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Team Talk – Steve Knorsch

March 22nd, 2022

Our New York MD, Steve Knorsch, talks us through his start in menswear, sartorial differences between New York and London, our new Penthouse location, the joys of houndstooth and his summer suit wish list.


Today is one of those brilliantly, bright spring days that calls for strategic layering. What are you wearing?

Steve: My most recent commission, a bespoke 3-piece houndstooth suit. Having been on my wish list for a very long time, 2022 felt like the year to make it happen. It features a two-button, single breasted peak lapel jacket with 4 1/2” lapels, straight pockets and a ticket pocket. High-waisted trousers with a single inward facing pleat that I like to wear with suspenders, a 2’ inch waistband and turn-ups. The waistcoat is a six button single breasted style.


Coming out of a two year pandemic, this suit represented something of a reawakening, coinciding with our recent relocation to The Penthouse – a larger space in our original location, on W.57th Street. Breathtakingly grand, it reinforced the desire to dress up again and really look the part. Already a firm favourite in my regular closet rotation, proof that great things come to those who wait!

What inspires your personal style?

Steve: For me, inspiration comes in many forms. For my houndstooth suit it was a photo of myself as a toddler, wearing houndstooth trousers, and one of my favorite paintings “Le Cercle de la Rue Royale”, an 1868 group portrait by James Tissot, with two of the subjects wearing houndstooth trousers. Digging further into the cloth’s heritage, I was surprised to find that the oldest known occurrence of the houndstooth pattern is in the form of a cloak (The Gerum Cloak), found in a Swedish peat bog, dating back to 360-100 BC.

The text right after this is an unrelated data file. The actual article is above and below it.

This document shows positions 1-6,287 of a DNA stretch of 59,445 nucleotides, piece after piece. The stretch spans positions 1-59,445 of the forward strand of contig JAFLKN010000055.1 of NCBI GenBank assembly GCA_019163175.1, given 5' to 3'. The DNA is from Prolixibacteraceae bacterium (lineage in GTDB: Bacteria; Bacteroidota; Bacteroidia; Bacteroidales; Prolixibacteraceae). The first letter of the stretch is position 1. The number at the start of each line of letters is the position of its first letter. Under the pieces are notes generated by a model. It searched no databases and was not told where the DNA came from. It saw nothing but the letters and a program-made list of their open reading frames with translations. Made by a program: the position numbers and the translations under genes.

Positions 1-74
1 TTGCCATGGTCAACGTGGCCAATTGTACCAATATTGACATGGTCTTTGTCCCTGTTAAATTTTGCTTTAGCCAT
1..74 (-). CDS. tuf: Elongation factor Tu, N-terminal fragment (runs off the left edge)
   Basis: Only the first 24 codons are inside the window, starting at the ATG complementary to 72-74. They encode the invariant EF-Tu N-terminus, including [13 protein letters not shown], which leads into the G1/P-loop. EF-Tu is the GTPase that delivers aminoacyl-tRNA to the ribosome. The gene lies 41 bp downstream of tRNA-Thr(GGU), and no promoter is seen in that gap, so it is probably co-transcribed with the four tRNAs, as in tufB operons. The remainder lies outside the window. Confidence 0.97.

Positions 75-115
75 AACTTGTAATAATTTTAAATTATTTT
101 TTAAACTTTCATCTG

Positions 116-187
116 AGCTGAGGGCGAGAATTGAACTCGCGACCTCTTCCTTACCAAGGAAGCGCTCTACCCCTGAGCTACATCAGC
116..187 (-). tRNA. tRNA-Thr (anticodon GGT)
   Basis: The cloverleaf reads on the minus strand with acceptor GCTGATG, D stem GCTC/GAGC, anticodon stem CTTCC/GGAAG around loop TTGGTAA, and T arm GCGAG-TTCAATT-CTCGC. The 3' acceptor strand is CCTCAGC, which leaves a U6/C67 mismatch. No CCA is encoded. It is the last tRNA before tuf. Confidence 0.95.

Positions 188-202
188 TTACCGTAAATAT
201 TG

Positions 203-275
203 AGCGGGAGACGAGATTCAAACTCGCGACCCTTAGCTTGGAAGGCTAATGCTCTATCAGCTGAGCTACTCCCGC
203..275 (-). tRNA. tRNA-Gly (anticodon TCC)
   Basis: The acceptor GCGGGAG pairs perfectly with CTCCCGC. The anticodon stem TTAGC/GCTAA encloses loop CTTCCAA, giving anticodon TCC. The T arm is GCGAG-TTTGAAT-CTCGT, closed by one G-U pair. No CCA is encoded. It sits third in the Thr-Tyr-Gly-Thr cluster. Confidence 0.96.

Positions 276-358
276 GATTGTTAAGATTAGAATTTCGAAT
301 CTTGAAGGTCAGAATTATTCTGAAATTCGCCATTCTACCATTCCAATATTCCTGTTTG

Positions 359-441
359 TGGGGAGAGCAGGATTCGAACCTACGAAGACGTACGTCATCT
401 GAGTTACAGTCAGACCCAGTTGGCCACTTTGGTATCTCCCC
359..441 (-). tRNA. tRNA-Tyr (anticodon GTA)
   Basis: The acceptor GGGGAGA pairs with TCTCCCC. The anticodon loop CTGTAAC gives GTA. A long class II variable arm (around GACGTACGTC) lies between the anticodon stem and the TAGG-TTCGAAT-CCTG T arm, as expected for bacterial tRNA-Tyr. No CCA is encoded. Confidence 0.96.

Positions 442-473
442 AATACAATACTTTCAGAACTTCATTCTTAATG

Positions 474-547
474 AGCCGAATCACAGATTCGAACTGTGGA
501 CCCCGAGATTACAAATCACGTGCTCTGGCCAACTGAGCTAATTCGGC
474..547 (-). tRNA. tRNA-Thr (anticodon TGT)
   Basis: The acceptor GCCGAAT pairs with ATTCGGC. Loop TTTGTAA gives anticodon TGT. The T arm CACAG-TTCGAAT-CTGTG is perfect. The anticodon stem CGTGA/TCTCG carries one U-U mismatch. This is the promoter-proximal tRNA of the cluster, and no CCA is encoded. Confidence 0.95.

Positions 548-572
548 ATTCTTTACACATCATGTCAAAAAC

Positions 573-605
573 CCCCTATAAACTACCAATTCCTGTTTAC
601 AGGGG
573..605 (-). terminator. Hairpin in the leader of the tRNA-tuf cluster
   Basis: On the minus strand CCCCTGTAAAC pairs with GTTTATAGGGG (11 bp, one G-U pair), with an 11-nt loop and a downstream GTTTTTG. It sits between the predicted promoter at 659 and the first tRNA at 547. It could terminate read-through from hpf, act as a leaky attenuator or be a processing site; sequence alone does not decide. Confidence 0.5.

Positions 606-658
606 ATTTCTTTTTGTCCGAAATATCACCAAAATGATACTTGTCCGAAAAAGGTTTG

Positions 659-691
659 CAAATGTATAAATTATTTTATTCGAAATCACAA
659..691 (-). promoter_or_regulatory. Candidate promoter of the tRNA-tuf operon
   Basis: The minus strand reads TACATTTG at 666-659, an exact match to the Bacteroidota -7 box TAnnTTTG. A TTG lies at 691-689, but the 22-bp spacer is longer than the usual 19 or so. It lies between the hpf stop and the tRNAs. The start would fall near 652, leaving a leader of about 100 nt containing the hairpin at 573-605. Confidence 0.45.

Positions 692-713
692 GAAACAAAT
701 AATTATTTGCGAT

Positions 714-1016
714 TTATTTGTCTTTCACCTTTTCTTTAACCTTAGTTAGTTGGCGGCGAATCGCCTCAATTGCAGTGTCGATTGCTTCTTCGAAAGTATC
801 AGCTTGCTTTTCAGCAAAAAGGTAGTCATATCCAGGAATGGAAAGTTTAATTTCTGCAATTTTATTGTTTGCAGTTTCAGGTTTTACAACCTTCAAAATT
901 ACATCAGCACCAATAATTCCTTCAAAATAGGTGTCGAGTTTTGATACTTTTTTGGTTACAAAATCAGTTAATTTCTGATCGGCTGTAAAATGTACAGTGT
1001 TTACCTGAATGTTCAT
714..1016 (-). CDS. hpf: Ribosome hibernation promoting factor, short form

Coming from Belgium, we call the houndstooth pattern ‘pied-de-poule’. French for ‘hens-foot’, this is the shape you see in the cloth’s design. Close up it is very noticeable but from afar it’s surprising how muted the pattern becomes to the point that it almost looks like a solid grey suit.

What’s your general approach for putting together an outfit?

Steve: I always dress for the occasion. For work it’s a mix of suits and separates, incorporating a variety of ties and accessories to capitalise on individuality and flair. If I’m going out to a dinner straight after, then I’ll put together a look that will seamlessly cross over from daytime to nighttime.


However, a big consideration here in NY is the weather. Being so changeable, layering often plays a big part. When the temperature drops into the minuses, I’ll start with long-johns and end with heavy overcoat. I think winter is the best season to go for it sartorially, with the variations that three piece suits and layering offer, compared with the milder seasons, when jackets tend to come off and less is more.